bull’s eye with bright yellow rings by neon red cherries, upside down pineapple cake There’s a beloved American dessert: homey, nostalgic, boldly geometric. Ever since the recipe became popular in the 1920s, it has become so ingrained in our confectionery consciousness that an upside-down cake made from anything else seems like a mere idea.
But other fruits – juicy summer peaches, apricots, plums and nectarines; mounds of purple berries; Velvet Bananas – upside down cakes can make as good or even better than the usual pineapple. And they’re really the thing to bake right now, especially if you’re wondering what to do with that surf of stone fruits and berries leaking sticky nectar all over your kitchen island.
Ulta cake doesn’t require the ancient fruit you want for shortcakes or tarts. No matter how wrinkled your peaches are or spoiling your blueberries, once they’re caramelized and baked under the batter, they’ll be syrupy and colorful, a shimmering crown without the need for embellishments.
Its ease is the ability to lay down a dull fruit for essential use as an upside-down cake. Batter is a cinch to whip up in a bowl, which makes it quicker and easier to make than pie or galette crust. You can then bake the cake in the same skillet you used for the fruit—perfect for rented homes where kitchen equipment is scarce, parchment paper is nonexistent.
To bake would be to follow in the footsteps of a long line of pastry chefs who have turned up fruit desserts for centuries before stacking linen rings of pineapple in cans.
The most famous example, the true queen of all topsy-turvy desserts, is the French Tarte tatin, Created in the 19th century by the sisters of Stephanie and Caroline Tatin at their Loire Valley hotel, this apple tarts was based on an even older French tradition of renverses. Made from apples caramelized in sugar, then baked under a pastry crust, both of these confections resemble a whole style of upside-down apple pancakes, including krepelik. sansioux (also from France), called German apple pancakes apfelpfannkuchen and colonial american Apple TanseAll of which consist of a simple pancake batter covering the fruit instead of the crust.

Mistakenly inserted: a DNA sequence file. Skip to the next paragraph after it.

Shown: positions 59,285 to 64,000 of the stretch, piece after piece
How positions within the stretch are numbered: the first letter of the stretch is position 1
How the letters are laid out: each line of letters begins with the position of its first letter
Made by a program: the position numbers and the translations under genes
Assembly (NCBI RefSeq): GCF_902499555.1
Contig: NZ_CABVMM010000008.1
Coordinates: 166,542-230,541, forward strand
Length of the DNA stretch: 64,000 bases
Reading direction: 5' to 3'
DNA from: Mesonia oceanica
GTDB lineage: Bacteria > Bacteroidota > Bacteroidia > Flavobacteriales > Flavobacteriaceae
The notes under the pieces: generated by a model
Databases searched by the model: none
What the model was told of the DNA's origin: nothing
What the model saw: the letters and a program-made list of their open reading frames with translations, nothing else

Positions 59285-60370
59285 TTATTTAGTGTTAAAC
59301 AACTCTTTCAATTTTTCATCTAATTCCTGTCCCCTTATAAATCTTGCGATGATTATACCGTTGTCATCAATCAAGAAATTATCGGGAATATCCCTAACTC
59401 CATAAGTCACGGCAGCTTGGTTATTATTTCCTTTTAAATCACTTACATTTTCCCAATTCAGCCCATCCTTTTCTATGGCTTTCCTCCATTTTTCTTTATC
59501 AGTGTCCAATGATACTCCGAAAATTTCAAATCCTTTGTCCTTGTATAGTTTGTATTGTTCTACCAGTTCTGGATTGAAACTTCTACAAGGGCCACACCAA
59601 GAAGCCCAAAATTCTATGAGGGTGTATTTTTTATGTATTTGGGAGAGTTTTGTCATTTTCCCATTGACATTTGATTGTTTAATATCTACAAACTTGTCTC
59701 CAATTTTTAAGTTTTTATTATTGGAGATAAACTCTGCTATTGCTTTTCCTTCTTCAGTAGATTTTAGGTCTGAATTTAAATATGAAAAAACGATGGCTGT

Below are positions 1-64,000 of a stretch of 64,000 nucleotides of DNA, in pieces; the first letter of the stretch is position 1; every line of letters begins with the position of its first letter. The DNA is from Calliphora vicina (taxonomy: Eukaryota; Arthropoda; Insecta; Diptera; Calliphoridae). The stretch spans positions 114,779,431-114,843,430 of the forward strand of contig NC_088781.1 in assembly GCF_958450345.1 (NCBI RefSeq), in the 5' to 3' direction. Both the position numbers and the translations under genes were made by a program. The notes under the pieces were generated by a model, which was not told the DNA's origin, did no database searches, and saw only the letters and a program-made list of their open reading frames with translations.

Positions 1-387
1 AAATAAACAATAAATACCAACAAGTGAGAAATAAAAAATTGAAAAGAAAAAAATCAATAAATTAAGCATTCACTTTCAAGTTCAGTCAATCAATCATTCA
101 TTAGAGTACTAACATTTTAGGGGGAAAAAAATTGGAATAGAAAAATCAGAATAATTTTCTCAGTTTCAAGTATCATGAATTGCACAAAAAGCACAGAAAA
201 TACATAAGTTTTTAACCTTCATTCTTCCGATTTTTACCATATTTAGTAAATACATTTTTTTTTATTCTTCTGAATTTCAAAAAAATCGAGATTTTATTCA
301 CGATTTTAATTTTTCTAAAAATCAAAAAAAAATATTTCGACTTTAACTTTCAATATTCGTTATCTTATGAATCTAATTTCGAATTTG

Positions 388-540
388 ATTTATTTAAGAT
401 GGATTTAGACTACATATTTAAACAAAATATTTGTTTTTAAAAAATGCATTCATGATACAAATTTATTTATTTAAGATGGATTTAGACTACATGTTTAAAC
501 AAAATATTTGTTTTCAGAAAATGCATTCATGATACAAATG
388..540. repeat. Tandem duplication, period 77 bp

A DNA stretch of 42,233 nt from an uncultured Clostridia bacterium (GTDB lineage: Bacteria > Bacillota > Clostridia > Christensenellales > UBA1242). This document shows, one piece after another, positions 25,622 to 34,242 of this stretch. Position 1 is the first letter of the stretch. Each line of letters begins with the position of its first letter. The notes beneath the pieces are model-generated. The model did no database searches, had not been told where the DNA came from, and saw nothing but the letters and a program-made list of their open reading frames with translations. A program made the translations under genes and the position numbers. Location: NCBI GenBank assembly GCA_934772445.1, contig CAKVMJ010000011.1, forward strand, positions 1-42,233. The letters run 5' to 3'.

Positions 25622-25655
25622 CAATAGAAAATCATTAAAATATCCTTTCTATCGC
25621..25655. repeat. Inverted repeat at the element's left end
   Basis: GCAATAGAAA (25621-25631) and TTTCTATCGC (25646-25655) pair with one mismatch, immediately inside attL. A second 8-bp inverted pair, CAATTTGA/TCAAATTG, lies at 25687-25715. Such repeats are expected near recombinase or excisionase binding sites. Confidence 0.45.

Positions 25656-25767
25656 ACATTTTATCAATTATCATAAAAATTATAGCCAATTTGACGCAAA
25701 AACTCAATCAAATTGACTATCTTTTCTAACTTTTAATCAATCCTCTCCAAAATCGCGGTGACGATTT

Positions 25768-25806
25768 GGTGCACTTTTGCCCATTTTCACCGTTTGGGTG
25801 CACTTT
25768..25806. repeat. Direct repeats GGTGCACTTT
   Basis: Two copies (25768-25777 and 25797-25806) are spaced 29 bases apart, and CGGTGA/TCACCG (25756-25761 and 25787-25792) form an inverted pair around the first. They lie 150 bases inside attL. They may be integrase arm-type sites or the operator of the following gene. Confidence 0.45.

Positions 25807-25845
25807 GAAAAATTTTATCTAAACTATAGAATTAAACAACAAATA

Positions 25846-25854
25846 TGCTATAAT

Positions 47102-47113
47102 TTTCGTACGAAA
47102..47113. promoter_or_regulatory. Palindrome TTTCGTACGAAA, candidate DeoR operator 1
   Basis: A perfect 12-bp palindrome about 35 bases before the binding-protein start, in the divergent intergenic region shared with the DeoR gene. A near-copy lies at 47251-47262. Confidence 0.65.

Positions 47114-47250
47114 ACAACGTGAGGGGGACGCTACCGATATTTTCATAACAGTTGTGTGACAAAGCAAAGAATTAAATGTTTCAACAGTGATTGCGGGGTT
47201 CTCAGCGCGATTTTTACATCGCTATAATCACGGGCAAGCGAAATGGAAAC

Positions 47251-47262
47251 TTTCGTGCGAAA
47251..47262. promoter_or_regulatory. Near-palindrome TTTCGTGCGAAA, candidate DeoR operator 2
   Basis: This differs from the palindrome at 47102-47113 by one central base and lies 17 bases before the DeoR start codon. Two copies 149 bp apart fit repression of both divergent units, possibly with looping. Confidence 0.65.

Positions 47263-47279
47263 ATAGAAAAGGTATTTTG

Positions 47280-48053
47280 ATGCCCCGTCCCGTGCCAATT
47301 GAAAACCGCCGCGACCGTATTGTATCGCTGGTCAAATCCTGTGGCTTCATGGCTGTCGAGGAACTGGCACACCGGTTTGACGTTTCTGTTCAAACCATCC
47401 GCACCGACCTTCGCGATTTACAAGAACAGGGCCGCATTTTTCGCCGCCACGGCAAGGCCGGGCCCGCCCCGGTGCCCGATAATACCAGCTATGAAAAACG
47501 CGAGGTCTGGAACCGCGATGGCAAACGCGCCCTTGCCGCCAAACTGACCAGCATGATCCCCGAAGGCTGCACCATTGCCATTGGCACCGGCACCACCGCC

In the United States of the 18th and 19th centuries, cakes were often baked in a skillet over hot coals, making them accessible to Americans without an oven. It was a very common practice to boil fruits in sugar syrup or in butter before pouring the batter. Whether the cake was eventually flipped for serving or served straight from the pan, the caramelized fruit and cake concept was the same (though pretty much when turned onto a serving plate).
One of the earliest recipes called “Upside-Down Cake” was published in the now-defunct Syracuse Herald in 1923. The prunes were the fruit in question, settled on brown sugar and butter, and speckled with walnuts. Other versions using apricots and sour cherries were also fashionable in the early 20th century.
Pineapple became popular in 1926 when Dole Sponsored a Recipe Contest, There were 60,000 entries; The 2,500 pineapples were for some version of the upside-down cake.
Pineapple has remained at the top of the upside-down pile ever since. In my twist on the classic, I mixed cherries, substituting fresh pineapple for canned and added pecans for texture. (I’ve also used nuts in my banana variation, which includes Bananas Foster-like vibes, but with the pleasant bonus of some cake and crunch.)
Although the recipe for Ulta Cake is straightforward, there are some best practices for the most tender icing and a fruit topping that’s sweet enough without being all that tempting.
The first is to caramelize the sugar before adding the fruit. Many older recipes omit this step in favor of simplicity, instead simply melting the butter, then sprinkling sugar on top. While it works, it results in a neutral sweetness with a muted caramel character.
Deeply caramelizing the sugar before adding the fruit tempers it, brings out a mild bitterness and adds layers of nutty complexity, and it only takes a few minutes. Don’t worry if the sugar sticks and settles, it will melt again when the cake is baked, becoming silky-smooth.
Another tip is to bake the cake for longer than you would a regular butter cake. This is due to the moisture in the fruit, especially stone fruits and berries, which have a high water content that can make the crumb soggy. The surface of the cake should be nicely browned all around, with darker edges that create a slight crunch. A toothpick inserted in the middle should come out without any pieces.
Always let your cake rest for about 10 to 15 minutes, then turn it over on a platter so that both the fruit and the caramel harden a bit. But don’t let it go longer than that, or the caramel may cool and glue the fruit to the pan. Of course, you can always take it out and put it back on top of the cake. Then, slice, serve, and get ready for the top-down cake to fall over the top.